.Film Review: ‘Genius’

Maybe it’s because my high school mounted a stage production of Look Homeward Angel when I was a senior, and I had a big crush on the guy who played the lead, but I’ve always had a soft spot for Thomas Wolfe’s coming-of-age novel, and the mystique of its author. Both figure prominently in the literary biopic Genius, which delves into the relationship between Wolfe and his editor at Charles Scribner’s Sons, the legendary Maxwell Perkins—the designated “genius” of the title—who was, by the time he met Wolfe, already famed as the editor who shepherded both Ernest Hemingway and F. Scott Fitzgerald to publication in the 1920s.
Based on the biography, Max Perkins: Editor of Genius, by A. Scott Berg, the movie depicts Wolfe as a larger-than-life persona, eager to swallow life whole, and blast it out again in torrents of gorgeous prose. It’s a view of the author that perhaps you can best appreciate if you fell in love with Wolfe’s great, sprawling verbiage at age 17. Jude Law is way over the top in the role, with his frenzied eyes and Southern-fried drawl, but his performance conveys the essence of a man utterly, passionately besotted by words.
In contrast to Law’s flamboyance, the movie gives us stoic, thoughtful, dependable Colin Firth as editor Perkins. At the time the movie begins, in 1929, Perkins is a happily married father of five daughters, who takes the commuter train into New York City every day, usually with a manuscript he’s reading in hand. Having wrangled with the likes of Fitzgerald and Hemingway, he chooses his words with great care, for maximum impact. Firth plays Max as a man so button-down, he never takes off his fedora, even listening to the radio at night by his own fireside.
It makes sense that the director of Genius, award-winning stage director Michael Grandage, making his film debut, is also an actor. Working from a script by John Logan (Hugo; Skyfall), Grandage turns the story of these two literary giants into a character study; a pas-de-deux between polar opposites, where the actor’s nuance is as crucial as bluster in moving the story forward. (In Law’s performance as well as Firth’s. Watch Law’s face when someone confronts Tom with a hard, unexpected truth).
Moving the story forward is also Max’s job description, and the film’s backstage look at the business of publishing, as he and Tom tussle over every line and page, is as fascinating as it is mind-boggling. Granted, Wolfe was an extreme case; in the movie, he delivers the manuscript for his second novel, Of Time and the River, in a parade of paper-filled crates, totaling 5,000 hand-written pages. (And he keeps adding more.) It takes a fleet of Scribner’s typists months to pound it into typed pages before the editing can even begin.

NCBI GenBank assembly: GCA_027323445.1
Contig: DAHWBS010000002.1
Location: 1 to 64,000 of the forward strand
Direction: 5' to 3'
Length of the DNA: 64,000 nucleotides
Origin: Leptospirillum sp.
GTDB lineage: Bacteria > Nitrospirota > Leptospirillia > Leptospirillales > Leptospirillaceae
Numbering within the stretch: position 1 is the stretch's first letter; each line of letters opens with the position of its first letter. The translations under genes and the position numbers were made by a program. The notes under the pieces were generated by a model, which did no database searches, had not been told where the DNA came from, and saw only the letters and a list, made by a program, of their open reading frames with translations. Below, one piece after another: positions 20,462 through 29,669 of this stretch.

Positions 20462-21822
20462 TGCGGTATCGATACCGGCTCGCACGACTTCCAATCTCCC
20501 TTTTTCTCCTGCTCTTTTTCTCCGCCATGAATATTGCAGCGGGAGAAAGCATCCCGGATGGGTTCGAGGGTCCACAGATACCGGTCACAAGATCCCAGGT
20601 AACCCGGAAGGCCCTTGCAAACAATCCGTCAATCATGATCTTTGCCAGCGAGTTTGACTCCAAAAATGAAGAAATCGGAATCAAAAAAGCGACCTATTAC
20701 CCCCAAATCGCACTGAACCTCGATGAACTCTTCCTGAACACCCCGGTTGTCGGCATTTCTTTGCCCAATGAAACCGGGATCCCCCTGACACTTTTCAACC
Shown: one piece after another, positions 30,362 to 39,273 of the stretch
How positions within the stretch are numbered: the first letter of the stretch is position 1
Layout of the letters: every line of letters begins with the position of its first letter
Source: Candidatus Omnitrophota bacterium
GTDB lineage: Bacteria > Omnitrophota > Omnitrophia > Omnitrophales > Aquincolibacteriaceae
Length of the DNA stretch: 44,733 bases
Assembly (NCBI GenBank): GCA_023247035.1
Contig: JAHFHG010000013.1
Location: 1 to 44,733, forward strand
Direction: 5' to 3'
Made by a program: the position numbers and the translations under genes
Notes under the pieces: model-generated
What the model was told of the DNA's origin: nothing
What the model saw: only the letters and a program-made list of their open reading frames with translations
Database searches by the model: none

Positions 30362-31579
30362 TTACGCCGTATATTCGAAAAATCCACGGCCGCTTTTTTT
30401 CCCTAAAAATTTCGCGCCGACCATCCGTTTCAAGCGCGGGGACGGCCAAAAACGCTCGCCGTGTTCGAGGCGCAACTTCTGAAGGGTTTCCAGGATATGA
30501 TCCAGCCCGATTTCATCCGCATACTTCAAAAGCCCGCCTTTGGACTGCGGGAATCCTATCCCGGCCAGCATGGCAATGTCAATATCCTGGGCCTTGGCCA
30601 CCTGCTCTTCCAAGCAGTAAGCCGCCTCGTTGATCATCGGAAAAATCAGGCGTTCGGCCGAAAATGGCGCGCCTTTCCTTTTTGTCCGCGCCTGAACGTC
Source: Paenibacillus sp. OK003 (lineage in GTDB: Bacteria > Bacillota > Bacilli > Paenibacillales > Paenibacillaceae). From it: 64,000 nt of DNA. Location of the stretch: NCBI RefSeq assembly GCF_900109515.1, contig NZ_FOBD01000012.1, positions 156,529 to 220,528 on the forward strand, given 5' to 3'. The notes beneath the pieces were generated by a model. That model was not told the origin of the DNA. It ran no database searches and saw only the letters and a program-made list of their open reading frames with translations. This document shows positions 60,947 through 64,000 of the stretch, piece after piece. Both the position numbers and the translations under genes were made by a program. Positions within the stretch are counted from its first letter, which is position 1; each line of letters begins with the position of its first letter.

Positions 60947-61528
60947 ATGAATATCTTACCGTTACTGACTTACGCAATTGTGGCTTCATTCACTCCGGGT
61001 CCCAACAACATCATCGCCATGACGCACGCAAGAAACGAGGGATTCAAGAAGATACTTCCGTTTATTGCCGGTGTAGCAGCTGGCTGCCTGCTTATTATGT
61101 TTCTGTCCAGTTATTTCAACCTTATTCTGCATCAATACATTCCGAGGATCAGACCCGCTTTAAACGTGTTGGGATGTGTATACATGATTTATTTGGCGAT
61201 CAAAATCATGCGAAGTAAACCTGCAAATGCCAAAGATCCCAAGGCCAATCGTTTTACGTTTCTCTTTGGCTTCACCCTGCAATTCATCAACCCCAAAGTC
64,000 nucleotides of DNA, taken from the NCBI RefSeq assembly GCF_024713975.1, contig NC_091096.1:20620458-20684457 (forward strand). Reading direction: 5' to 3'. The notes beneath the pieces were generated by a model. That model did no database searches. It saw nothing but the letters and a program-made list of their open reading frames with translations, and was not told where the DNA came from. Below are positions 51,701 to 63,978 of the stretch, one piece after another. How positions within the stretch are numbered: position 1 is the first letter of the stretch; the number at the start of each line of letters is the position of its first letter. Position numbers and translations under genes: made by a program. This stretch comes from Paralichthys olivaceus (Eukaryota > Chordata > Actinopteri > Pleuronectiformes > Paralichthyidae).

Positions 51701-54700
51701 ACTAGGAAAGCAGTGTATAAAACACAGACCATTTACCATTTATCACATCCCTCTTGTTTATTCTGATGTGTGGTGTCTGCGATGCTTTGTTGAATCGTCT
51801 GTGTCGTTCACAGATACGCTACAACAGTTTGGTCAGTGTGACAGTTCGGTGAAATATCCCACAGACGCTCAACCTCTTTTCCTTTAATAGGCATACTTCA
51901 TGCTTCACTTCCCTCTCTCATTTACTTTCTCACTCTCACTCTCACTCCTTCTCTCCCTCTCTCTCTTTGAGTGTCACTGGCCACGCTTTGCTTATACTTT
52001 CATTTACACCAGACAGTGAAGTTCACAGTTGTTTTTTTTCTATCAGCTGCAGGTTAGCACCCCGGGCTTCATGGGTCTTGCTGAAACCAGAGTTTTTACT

The movie is as in love with words and their power as Tom is. The filmmakers acknowledge Max’s point, that a book’s primary function is to tell a story, and if excessive verbiage—no matter how gloriously written—gets in the way, out it goes. But it also sympathizes with Tom’s lust for words for their own sake. When Max explains to Tom why an achingly beautiful passage has to go, first he reads it out loud, so we can all enjoy it.
Nicole Kidman adds a dark, waspish note as Tom’s unstable lover, Aline Bernstein. A stage set designer married to someone else, she’s left her family for Tom, and reacts in volatile ways to think she might be losing him to his new friendship with Max. Guy Pearce seems a bit too robust and forthright to convey the romantic tragedy of Fitzgerald, but Dominic West is great in his one scene as Hemingway.
It’s a shame this movie’s own preview trailer gave away so much; it’s difficult to get swept up in the story when you know what’s coming. But there’s still enough of interest here, in both the era and the industry, to keep us engaged, lit geeks and normal people alike.

With Colin Firth, Jude Law, Nicole Kidman, and Laura Linney. Written by John Logan. Directed by Michael Grandage. A Roadside Attractions release. Rated PG-13. 104 minutes.


  1. As an editor and a moviegoer, I disagree with Lisa Jensen’s review of “Genius.” When dissecting Ms. Jensen’s review, it becomes clear that she missed the point of the film through her focus on the antagonist, Thomas Wolfe, instead of on the protagonist, Max Perkins.
    This film is not just a clash of styles, it is a story of a relationship between father and son, cast in this case as editor and writer. While Tom takes up the whole screen to gain our attention—not unlike a child who wants to be accepted, even loved—Max, quietly most times but definitely a player in these conversations, moves the childlike Tom toward a completed script. Max says clearly throughout the film that the manuscript is Tom’s, and what Tom decides is what the manuscript will be. But it does not mean that Max will decide that this book will be published in that form.
    Yet Max understands his responsibility, and worries about making changes. He tells us that every time he changes words or cuts a sentence, he wonders if he is making it better or if he is just making it different. He holds his responsibility to the author’s intent, to the author’s inner self; he holds the author’s professional and personal life in his hands, and he can only hope that he has acted in Tom’s best interest. Is that not what parents do, consciously or not, as we guide our children to their maturity?
    “Genius” is a thought-provoking film, well-acted and well-told. I recommend that you see for yourself what is important.


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